^ David Profumo (2006) Bringing the House Down. In contrast to Vadim, who had not turned twenty, Allégret (1900–73) was in middle age when he directed Hobson. He had been married to the daughter of the editor of French Vogue, who left him after the war for a theatrical agent, André Bernham, taking their daughter with her (ibid). Jeanmaire is probably best remembered through the second line – "And you dance like Zizi Jeanmaire" – of Peter Sarstedt's song "Where Do You Go To (My Lovely)?" (1969) which captured the spirit of Parisian high life in the late 1960s.
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At the liberation of Paris in 1944, the American journalist Ernie Pyle observed that the women were all "brightly dressed in white or red blouses and colourful peasant skirts, with flowers in their hair and big flashy earrings." while Lady Diana Cooper, whose husband, Duff Cooper, became British Ambassador to Paris that year, wrote that, during the occupation, Parisienne women had worn "grotesquely large hats hung with flowers and fruits and feathers and ribbons" as well as high carved wooden shoes. However, in contrast to such striking bohemian adornments and subsequently the "New Look" (which itself scandalised some Parisennes), the clothes of the post-war bohemians were predominantly black: when Gréco first performed outside Saint-Germain she affronted some of her audience by wearing "black trousers, her bare feet slipped into golden sandals". In old age she claimed that this style of dress arose from poverty:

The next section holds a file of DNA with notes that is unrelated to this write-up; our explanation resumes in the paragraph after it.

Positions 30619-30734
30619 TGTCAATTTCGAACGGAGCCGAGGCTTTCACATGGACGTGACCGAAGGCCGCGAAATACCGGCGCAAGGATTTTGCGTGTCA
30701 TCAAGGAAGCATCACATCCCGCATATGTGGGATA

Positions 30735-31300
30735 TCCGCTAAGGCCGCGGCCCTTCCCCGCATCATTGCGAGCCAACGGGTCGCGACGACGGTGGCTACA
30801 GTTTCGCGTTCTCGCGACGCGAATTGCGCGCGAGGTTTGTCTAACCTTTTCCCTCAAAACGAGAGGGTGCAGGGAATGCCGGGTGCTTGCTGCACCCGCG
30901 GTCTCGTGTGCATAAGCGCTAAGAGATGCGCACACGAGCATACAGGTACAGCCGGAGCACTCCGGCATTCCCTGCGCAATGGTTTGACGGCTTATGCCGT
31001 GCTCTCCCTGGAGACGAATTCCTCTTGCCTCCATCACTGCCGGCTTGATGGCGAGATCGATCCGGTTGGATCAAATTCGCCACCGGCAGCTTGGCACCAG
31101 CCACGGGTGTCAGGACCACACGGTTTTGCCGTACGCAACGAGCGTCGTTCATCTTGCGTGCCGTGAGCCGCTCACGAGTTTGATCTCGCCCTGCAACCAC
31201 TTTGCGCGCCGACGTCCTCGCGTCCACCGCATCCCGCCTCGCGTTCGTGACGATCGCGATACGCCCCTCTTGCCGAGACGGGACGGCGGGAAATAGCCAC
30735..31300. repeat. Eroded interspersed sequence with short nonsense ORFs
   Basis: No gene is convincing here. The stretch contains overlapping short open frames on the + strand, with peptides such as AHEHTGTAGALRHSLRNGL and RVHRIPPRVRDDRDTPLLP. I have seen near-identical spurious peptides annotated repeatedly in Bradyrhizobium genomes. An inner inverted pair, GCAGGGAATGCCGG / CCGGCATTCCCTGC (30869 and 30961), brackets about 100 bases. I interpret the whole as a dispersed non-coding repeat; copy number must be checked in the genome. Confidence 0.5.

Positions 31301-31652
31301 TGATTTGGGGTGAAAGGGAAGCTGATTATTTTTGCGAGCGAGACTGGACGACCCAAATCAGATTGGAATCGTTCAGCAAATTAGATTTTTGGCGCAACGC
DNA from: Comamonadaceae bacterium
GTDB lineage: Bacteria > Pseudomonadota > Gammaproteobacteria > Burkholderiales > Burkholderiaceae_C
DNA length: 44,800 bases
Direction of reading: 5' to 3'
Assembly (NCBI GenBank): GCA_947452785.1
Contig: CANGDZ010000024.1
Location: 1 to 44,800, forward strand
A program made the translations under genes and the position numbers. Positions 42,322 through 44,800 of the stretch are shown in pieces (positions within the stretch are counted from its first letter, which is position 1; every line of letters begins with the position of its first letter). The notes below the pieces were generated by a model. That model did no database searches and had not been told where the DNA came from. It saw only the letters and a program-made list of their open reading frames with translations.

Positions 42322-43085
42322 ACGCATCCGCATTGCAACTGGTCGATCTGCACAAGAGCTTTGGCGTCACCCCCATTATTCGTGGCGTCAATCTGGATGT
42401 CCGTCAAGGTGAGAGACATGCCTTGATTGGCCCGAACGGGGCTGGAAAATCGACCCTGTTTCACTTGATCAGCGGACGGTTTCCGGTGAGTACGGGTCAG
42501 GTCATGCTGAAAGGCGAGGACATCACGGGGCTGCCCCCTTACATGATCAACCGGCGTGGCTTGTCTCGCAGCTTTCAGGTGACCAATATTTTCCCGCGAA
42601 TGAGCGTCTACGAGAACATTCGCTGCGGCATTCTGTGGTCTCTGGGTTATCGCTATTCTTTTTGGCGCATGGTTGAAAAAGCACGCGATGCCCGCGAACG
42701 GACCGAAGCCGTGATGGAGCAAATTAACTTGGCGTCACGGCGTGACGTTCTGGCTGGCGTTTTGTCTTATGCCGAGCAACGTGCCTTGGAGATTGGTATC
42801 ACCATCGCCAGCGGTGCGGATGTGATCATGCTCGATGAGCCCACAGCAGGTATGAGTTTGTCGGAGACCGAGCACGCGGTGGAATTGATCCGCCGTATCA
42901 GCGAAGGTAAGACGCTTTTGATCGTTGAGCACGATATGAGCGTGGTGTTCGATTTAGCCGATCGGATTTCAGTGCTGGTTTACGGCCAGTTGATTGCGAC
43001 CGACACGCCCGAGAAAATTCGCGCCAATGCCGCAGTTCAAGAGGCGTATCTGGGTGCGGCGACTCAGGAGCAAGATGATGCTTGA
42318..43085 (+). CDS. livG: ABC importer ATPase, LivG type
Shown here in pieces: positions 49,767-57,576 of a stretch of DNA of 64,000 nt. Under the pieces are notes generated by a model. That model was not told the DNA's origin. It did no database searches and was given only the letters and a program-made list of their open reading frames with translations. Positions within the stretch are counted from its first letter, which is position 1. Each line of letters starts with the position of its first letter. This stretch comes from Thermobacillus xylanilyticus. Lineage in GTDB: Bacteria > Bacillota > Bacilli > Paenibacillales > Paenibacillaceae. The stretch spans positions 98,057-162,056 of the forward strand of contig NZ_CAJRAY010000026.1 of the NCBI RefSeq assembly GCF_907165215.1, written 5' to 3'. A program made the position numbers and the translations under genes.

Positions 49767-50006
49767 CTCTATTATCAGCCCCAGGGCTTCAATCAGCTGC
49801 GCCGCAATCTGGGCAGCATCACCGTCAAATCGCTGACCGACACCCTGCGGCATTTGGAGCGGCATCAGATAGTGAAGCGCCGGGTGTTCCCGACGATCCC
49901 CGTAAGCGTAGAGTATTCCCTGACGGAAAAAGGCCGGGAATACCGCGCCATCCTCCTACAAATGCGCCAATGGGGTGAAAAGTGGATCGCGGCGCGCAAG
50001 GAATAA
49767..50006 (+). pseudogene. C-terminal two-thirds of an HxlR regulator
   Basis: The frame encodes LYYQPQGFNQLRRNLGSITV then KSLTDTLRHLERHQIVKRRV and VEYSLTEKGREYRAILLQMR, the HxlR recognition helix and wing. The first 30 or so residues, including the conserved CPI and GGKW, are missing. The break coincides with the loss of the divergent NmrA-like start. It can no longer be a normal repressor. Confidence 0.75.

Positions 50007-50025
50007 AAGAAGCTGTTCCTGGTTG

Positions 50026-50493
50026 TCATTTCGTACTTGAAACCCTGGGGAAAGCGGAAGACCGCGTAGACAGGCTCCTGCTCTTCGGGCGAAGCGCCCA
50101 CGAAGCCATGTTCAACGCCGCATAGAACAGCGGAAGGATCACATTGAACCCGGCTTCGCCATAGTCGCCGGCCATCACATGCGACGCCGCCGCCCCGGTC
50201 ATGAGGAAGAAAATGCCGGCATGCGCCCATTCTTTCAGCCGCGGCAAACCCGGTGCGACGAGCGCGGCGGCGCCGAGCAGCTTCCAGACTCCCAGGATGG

Vintage style Bohemian chic jewelry at its best! A large matte gold-toned feather dangles in this slender fan shape. Simple yet detailed, the design mimics the beauty reflected in nature. This vintage inspired linear matt gold tone earrings set is a favorite amongst the boho chic, artistic, spiritual like-minded fashionistas. Let your free spirit fly with these feather bohemian earrings. A style that adds vintage elegance to any leisure day outfit can also be worn for your formal special even...
In Iris Murdoch's novel, The Bell (1958), an art student named Dora Greenfield bought "big multi-coloured skirts and jazz records and sandals". However, as Britain emerged from post-war austerity, some Bohemian women found influences from continental Europe, adopting, for example, the "gamine look", with its black jerseys and short, almost boyish hairstyles associated with film actresses Audrey Hepburn (Sabrina, 1954, and as a "Gréco beatnik" in Funny Face, 1957) and Jean Seberg (Bonjour Tristesse, 1957 and A bout de souffle, 1960), as well as the French novelist Françoise Sagan, who, as one critic put it, "was celebrated for the variety of her partners and for driving fast sports cars in bare feet as an example of the free life". In 1961 Fenella Fielding played "a mascara-clad Gréco-alike" in The Rebel with comedian Tony Hancock, while, more recently, Talulah Riley replicated the look for scenes in ITV's 2006 adaptation of Agatha Christie's The Moving Finger, set in 1951.
Among female Bohemians in the early 20th century, the "gypsy look" was a recurring theme, popularised by, among others, Dorothy "Dorelia" McNeill (1881–1969), muse, lover and second wife of the painter Augustus John (1878–1961), whose full skirts and bright colours gave rise to the so-called "Dorelia look". Katherine Everett, née Olive, a former student of the Slade School of Art in London, has described McNeil's "tight fitting, hand-sewn, canary coloured bodice above a dark gathered flowing skirt, and her hair very black and gleaming, emphasiz[ing] the long silver earrings which were her only adornment".